Students and voters alike have been encountering fake news since long before the 2016 election. But in recent years social media has increased the volume and spread of misinformation, a phenomenon that is increasingly problematic for our civic discourse and our complex democracy.
If the goal of public education is to prepare our students for their lives as engaged and informed members of their communities, we must adjust our curriculum to include an analytical framework to critically evaluate the myriad digital news sources that students encounter on a daily basis.
Here are some resources and techniques that teachers can use to teach critical thinking and media literacy skills across grade levels and subjects.
Civic Online Reasoning: The Stanford History Education Group created a set of free resources that all teachers can print and share. Students are shown Facebook posts, YouTube videos and tweets and asked to determine their bias, reliability and credibility.
What I love most about the Stanford History Education Group’s material is that it reflects the real world. We must meet students where they are. Students will encounter this type of online content outside the classroom and they can be taught how to evaluate it. The activities prompt students to ask who’s behind the information and what the evidence is. These activities will motivate them to become more vigilant and aware when consuming digital news.
Guiding questions and modeling: Good instructional techniques can help students develop the skills necessary to detect fake news. I will take a news article and ask my students to identify its purpose, what it wants the reader to do, how it makes the reader feel and what its overt or implied values are.
Engaging in such an assessment as a whole-class activity not only helps to develop a stronger classroom community, but it also helps students see how news can be interpreted in multiple and competing ways. Their own differing reactions to the news can help students realize how media can serve as both a uniting and a dividing force in our communities.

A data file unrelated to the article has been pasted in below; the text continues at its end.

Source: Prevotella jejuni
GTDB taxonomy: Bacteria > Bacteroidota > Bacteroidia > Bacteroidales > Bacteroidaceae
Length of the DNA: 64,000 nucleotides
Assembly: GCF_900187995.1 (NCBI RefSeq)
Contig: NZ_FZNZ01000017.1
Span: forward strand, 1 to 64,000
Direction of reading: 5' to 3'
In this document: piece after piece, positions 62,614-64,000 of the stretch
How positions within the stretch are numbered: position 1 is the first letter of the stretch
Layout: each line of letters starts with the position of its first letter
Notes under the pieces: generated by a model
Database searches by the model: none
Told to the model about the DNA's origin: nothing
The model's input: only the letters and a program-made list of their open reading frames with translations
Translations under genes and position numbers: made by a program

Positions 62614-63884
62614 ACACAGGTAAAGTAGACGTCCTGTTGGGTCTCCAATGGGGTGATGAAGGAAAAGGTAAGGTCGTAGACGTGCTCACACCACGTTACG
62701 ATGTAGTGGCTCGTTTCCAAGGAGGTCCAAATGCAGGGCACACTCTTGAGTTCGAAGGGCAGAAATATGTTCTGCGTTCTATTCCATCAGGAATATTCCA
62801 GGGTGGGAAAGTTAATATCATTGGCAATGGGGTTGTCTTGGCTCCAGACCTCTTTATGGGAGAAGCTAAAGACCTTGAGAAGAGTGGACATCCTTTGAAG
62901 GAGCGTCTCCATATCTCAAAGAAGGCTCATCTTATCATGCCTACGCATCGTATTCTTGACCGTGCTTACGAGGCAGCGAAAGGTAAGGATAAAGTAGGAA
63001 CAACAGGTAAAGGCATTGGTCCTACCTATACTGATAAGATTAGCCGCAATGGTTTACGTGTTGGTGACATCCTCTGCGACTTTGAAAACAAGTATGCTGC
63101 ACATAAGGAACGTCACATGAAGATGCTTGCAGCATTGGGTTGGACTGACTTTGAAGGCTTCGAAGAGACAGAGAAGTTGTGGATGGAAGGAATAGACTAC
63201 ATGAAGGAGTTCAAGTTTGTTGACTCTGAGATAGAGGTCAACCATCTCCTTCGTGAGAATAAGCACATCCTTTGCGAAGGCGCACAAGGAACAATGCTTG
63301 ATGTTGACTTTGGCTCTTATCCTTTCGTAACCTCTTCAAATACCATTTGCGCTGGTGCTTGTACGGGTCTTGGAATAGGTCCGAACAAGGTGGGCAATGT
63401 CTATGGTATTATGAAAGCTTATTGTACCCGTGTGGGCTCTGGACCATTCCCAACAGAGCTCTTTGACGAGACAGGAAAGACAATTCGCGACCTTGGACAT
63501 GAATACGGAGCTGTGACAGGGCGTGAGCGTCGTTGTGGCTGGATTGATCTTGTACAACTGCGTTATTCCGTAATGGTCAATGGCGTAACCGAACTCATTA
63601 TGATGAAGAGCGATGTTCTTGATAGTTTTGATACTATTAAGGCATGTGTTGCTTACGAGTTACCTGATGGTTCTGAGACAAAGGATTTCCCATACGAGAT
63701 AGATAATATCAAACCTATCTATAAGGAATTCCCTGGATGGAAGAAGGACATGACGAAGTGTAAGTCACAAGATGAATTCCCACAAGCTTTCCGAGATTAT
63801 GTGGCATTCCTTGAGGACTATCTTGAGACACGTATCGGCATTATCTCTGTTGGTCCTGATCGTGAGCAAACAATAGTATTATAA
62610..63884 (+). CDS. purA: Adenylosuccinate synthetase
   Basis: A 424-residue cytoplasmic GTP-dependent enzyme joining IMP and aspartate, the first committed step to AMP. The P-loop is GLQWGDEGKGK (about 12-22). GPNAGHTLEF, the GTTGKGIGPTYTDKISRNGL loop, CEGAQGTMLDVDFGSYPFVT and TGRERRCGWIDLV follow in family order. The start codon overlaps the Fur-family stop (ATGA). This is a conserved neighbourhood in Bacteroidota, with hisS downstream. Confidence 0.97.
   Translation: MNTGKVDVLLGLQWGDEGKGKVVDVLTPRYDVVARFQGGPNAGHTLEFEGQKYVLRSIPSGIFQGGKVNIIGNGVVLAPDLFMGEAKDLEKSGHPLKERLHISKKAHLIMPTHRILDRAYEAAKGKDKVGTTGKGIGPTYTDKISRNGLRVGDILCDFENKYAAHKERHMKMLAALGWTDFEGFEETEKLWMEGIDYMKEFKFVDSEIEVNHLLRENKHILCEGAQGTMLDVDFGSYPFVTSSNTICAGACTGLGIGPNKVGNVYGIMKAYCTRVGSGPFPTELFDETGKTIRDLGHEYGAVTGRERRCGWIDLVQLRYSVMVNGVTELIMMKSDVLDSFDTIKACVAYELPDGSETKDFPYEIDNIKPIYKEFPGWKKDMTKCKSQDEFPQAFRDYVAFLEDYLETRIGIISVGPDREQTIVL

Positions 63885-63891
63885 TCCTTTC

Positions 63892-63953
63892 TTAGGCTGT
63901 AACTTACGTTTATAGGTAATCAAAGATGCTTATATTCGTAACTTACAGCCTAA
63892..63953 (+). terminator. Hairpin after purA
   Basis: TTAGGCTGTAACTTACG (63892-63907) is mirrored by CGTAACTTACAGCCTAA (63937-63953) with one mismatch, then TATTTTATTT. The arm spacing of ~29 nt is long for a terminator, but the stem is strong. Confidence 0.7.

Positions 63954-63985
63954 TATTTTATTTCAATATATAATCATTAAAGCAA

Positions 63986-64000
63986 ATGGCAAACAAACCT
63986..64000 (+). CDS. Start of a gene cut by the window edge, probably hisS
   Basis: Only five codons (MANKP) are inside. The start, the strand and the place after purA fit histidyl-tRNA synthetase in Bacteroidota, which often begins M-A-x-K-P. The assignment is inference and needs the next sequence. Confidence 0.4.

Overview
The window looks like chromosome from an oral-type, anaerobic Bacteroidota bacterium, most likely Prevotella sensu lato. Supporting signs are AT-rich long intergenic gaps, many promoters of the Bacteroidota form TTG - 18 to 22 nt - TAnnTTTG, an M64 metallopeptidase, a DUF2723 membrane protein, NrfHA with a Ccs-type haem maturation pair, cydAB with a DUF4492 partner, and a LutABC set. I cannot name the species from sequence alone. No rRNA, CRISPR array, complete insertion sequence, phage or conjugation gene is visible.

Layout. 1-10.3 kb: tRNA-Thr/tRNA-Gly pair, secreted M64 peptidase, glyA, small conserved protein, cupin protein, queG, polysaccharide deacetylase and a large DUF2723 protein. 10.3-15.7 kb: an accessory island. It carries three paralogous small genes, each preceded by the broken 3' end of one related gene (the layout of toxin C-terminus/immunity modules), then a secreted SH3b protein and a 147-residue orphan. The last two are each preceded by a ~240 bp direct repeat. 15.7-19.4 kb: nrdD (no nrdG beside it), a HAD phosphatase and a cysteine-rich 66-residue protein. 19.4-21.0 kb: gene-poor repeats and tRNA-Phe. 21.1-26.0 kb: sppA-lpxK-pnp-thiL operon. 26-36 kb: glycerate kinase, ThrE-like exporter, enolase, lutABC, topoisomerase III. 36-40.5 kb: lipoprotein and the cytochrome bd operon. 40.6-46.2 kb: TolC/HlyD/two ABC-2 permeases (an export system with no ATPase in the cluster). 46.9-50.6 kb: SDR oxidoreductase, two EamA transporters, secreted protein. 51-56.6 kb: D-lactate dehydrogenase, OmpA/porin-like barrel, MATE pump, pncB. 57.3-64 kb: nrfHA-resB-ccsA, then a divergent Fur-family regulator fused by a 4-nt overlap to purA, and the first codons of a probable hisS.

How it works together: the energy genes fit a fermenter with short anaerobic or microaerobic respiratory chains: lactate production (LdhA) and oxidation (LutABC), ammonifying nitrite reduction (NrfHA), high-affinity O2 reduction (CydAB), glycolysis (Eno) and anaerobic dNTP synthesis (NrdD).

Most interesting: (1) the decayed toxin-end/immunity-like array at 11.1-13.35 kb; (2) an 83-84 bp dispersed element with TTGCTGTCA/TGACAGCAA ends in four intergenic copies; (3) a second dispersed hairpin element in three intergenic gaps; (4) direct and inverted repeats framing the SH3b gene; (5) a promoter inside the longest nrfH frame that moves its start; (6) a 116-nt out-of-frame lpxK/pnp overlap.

Practice recognizing the difference between fake and real news: Showing students both fake and real news about a historical or current event can be an innovative way to teach content, especially if students are examining excerpts from secondary texts, primary documents and images aligned to a traditional curriculum.
It can also be a way to teach students about their own biases. I coach students to resist the impulse to instantly share or retweet content of dubious origin. I tell my students, “Just because you agree with something does not make it real.”
Journalism vs. political commentary: Distinguishing between opinion and news is hard for students, and even many adults continue to struggle with it. While we live in politically divisive times, the lens through which we read an op-ed or a blog post should be different from the lens through which we read a news article. The same holds true for listening to a political commentator versus watching a news segment on TV. All of this content can be helpful in shaping our understanding of the world, but in each encounter with content, we must question the aim in producing it and the reliability of the source.
Helping students understand the legwork that goes into reporting, writing and editing a newspaper on a daily basis will also give them a better appreciation for journalists and the work they do.